VIDEO: Watch video of Los Angeles Kings head coach Darryl Sutter’s media interview after practice on March 17, when he talked about goaltender Jonathan Quick’s workload, and whether or not Quick is an elite goaltender.
LOS ANGELES AND EL SEGUNDO, CA — When a player scores his first National Hockey League goal, excitement extends from the ice to the players bench, into the stands, and even up to the press box, where the media are all abuzz, knowing how special a milestone this is for any player, and that it usually makes for a good story.
On the play, winger Jordan Nolan fought off a check in the left corner. Gaining separation from his man, he spun, and passed across the low slot to Andreoff, who was parked below the right circle for a tap-in goal.
“I saw Nolan win a battle in the corner there, and he’s a good playmaker, so I knew he’d either put it in, or give it to me, and he gave it to me for a back door tap-in,” said Andreoff. “Nolan made a great play to me for a tap-in. I was happy that our line played well tonight.”
On Andreoff’s shot, the puck slid under Coyotes goaltender Mike Smith’s left leg pad and into the net. But that wasn’t what Andreoff had in mind—he partially fanned on the shot.
“Yeah, I might’ve been trying to go top shelf there, but whatever,” Andreoff admitted, with a huge grin. “But I’ll take one off the shin pad, off my butt—it doesn’t matter, as long as it goes in.”
Even Smith noticed.
“I was walking out with Mike Smith after the game, and he said he fanned on it,” said Kings head coach Darryl Sutter. “He said we had a lot better chances than that. That one fanned.”
After the game, Andreoff talked about the milestone.
“I kinda blacked out [after scoring the goal],” he said. “I couldn’t hear anything. I was just shocked. I definitely got the monkey off my back. I was definitely relieved to finally get it.”
“It’s a dream come true,” he added. “Everyone wants to get their first NHL goal. I’ve worked pretty hard to get where I am, so I’m glad I got it.”
Andreoff’s thoughts then turned to his teammates.
“I think everyone was pretty happy for me…all the guys congratulated me,” he said.
Then there was the predictable flood of text messages from family and friends.
“I got a lot of text messages from family and friends, congratulating me,” Andreoff said after practice on March 17. “They all stay up late to watch my games, and everyone said they were so happy for me.”
“I called my parents at 2:00 [on Tuesday] morning,” added Andreoff.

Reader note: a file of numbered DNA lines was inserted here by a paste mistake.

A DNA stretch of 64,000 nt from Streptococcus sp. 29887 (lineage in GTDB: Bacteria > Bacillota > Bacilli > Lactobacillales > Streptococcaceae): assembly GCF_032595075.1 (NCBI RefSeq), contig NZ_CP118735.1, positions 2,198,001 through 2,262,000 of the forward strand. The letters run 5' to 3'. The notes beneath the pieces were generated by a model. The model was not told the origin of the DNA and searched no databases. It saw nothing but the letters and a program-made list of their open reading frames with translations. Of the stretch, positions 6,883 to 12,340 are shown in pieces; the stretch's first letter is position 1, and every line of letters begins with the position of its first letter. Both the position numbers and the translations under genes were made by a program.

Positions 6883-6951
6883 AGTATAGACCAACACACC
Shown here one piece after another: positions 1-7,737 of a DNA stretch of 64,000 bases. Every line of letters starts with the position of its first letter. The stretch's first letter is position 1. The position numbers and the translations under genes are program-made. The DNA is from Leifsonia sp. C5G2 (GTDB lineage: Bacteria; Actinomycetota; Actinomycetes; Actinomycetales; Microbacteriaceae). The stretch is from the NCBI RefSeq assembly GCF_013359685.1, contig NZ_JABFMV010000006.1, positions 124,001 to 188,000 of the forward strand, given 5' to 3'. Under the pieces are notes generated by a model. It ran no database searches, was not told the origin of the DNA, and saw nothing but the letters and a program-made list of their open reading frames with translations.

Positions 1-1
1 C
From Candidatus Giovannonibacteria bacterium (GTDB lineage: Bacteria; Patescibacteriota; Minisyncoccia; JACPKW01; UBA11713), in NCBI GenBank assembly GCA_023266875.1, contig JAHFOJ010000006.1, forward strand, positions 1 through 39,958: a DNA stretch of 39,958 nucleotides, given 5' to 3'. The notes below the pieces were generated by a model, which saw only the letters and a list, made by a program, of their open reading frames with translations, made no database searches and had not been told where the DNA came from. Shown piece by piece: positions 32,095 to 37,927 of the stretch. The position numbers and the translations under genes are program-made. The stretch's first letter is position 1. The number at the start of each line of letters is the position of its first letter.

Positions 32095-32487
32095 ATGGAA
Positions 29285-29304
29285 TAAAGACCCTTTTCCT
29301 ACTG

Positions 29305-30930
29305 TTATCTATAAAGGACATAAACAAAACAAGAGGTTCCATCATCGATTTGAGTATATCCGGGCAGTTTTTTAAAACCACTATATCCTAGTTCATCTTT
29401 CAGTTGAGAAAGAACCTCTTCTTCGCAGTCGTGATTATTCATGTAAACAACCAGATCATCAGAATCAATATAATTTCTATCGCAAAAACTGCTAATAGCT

After the game, when asked for his thoughts about Andreoff scoring his first goal, Sutter, as usual, was unimpressed.
“Yeah, obviously [it is nice to see],” said Sutter. “Not many players get a chance to play in the National Hockey League, let alone score a goal, so good for him. Hope he’s got a lot more game-winners left in him.”
The next day, after practice, Sutter’s tune turned a bit more ornery.
“I don’t put a whole lot of emphasis on someone who’s scored their first [NHL goal],” he said. “Hopefully, they can figure out how to play on a good team and score a few more than that.”
This season, Andreoff has played in just 15 games with the Kings, with his goal against the Coyotes being his only point this season, to go along with a -1 plus/minus rating and 15 penalty minutes.
“It’s been a tough year, but I’ve learned a lot, and I’m trying to stay positive, working hard every day in practice, trying to get better and be ready,” said the 6-1, 206-pound native of Pickering, Ontario, who was selected by the Kings in the third round (80th overall) of the 2011 NHL Entry Draft. “But yeah, there’s been some tough times this year where I’ve been down, disappointed about my situation.”
“Even though I’ve been in a situation before where I sat out a lot, during my first year in [Canadian major] junior [hockey], you want to be out there, so it’s really hard to be watching and not playing,” added Andreoff. “But adversity is part of the game, especially for a young player. You just have to be patient, stay positive, work though it, and learn from it.”
As reported in this space in earlier stories (see below), Andreoff’s first step and his skating continue to be parts of his game that the Kings want him to work on the most.
“I’m still focused on improving my first, quick step and my skating,” Andreoff noted. “That’s always been something I’ve had to work on, and I still need to get better at it. Everyone is so fast at this level. I need to be able to compete.”
Yours truly attempted to ask Sutter about Andreoff’s development and improvement this season, and how he has handled the adversity of not being in the lineup often. But before I could finish asking the question, Sutter cut me off.
“He’s played enough,” Sutter emphasized. “He played every pre-season game, played 15 games here, played seven in the American league. He’s played enough.”
“You know what? We’re trying to win,” Sutter added. “We’re not here to say, ‘oh, he’s a nice guy,’ or, ‘oh, he scored a goal.’ We’re trying to win. Quite honest, there’s a lot of organizations [where] he would’ve played 65 games in the American league already.”
Sutter has proven to be extremely reticent to offer praise of a young player, no matter what, and that is probably an understatement of epic proportions. Indeed, he chooses to try to motivate the player by challenging him via criticism through the media, and he was no different regarding Andreoff.
“He’d say he’s had a tough year, but I wish someone would pay me $700,000 to break a sweat for an hour a day,” Sutter said, bluntly. “I don’t think it’s tough here. He should be very thankful that he’s in the environment that he’s in.”
Post-Practice Interview, March 17, 2015 via FrozenRoyaltyNHL on YouTube
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